With no space left, Baguio buys land in nearby towns
BAGUIO CITY, Benguet, Philippines — With public lands dwindling in this city, the local government has started acquiring lots outside its territory for potential investments in industrial, forest, and even high-end settlement projects, Mayor Benjamin Magalong said on Monday.
During the city council’s session, Magalong and the city planning officer, Donna Tabangin, explained what they described as a “strategic” land banking program when the city council tackled one of the city’s impending first purchases involving a 6.3-hectare property in neighboring Tuba town in Benguet province.
Land banking refers to the conservation of idle lands for future economic or social service purposes, Tabangin said.
The safekeeping of Baguio lands was first tackled by the city council last year as a recourse to preserve the city’s diminishing forest reserves, and was also briefly considered for in-city farming in the early 2000s to ensure Baguio gets an alternative food source.
Citing a government land inventory, Tabangin said most properties in the city were private lots, and only a small portion of public lands were available for city use. Baguio properties are priced high in the real estate market.
Tabangin did not disclose the total volume of the city’s remaining land assets during the council session. One of the city properties with premium value is the Baguio public market, which is the subject of negotiations with a shopping mall giant that submitted an unsolicited proposal for its development.
Reelected Councilor Mylene Yaranon asked Tabangin to put up a checklist first so the selection of properties outside the city would be streamlined and more organized.
The land banking project fulfills the city’s commitment to bring investments to Baguio’s neighbors under an economic-sharing alliance called BLISTT (which stands for Baguio and the Benguet towns of La Trinidad, Itogon, Sablan, Tuba and Tublay), Tabangin said.
This cooperation initiative was first introduced as a way to farm out Baguio investments to the adjoining towns after the city was devastated by the 1990 Luzon earthquake.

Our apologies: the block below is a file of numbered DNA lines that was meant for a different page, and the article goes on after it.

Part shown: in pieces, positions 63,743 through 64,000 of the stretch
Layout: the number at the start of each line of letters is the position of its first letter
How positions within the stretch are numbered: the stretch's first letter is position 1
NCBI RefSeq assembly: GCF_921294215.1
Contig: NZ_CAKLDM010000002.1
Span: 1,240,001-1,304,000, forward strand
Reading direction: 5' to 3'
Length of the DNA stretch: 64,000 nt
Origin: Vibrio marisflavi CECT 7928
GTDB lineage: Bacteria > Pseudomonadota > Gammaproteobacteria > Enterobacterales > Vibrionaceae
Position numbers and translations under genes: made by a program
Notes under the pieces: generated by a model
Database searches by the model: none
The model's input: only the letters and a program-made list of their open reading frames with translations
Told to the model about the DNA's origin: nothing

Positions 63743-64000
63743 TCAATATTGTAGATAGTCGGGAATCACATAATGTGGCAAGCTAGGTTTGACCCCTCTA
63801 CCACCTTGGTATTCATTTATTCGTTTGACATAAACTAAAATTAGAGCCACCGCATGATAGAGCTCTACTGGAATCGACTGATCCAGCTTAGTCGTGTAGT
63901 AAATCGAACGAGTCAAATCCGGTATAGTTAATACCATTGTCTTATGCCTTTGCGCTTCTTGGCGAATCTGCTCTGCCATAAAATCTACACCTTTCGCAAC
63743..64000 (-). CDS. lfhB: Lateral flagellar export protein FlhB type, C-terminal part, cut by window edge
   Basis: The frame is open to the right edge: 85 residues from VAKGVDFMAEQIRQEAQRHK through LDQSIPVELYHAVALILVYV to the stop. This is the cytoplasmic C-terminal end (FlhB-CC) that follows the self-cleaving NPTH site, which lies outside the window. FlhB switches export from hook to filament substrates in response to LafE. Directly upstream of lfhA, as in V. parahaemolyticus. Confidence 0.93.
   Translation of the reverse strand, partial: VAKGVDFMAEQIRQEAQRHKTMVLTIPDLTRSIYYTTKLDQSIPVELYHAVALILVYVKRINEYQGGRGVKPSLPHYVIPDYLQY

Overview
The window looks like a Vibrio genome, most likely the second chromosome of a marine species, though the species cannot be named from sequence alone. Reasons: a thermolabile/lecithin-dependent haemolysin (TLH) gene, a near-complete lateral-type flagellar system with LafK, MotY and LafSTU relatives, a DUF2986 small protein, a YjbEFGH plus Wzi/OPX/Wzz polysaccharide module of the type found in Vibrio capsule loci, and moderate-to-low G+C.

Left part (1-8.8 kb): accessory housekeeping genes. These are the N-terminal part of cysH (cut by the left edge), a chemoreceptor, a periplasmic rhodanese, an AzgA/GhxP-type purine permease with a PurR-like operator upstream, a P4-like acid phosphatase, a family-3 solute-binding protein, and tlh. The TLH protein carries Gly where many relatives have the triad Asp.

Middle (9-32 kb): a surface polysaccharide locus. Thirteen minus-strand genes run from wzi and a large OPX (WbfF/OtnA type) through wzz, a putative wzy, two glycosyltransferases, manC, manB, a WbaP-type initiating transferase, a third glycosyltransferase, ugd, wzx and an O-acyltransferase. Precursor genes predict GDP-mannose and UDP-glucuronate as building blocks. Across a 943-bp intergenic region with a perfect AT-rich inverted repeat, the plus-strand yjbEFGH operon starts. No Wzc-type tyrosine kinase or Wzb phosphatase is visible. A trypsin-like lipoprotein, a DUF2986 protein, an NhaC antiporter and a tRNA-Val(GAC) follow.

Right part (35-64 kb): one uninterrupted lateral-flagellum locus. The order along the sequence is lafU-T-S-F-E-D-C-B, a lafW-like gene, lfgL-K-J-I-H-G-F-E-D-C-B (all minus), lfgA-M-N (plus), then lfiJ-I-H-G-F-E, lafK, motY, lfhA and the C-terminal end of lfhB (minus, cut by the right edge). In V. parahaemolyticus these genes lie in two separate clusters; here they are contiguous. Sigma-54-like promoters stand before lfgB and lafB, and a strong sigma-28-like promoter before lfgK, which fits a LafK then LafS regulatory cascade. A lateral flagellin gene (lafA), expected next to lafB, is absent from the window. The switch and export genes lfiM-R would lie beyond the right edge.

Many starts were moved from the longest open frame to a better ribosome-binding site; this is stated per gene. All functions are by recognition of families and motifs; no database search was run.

Magalong, who was reelected in the May 9 polls, said the Baguio government had received sales pitches from property owners outside the city and was studying these offers.
He said these prospective lots were not being tailored to suit specific projects at the moment.
But the Topinao property in Tuba, which may cost Baguio between P95 million and P120 million, may accommodate a new economic zone given that the Baguio City Economic Zone, one of the country’s oldest, has limited space.
Magalong said Baguio needed additional properties for land development proposals now being reviewed by the local government to address a housing backlog of about 5,000 units.
In 2021, Baguio was asked to buy a property in Sablan town, also in Benguet, which was being eyed for a waste-to-energy project.
According to a Baguio urban carrying capacity study commissioned by the National Economic and Development Authority, the population threshold for “developable lands” (344,940) was breached in 2015, while the threshold for open spaces in Baguio (306,370) was reached in 2008.
This means that these resources are no longer sufficient for Baguio’s population of 366,358 as of the 2020 census.
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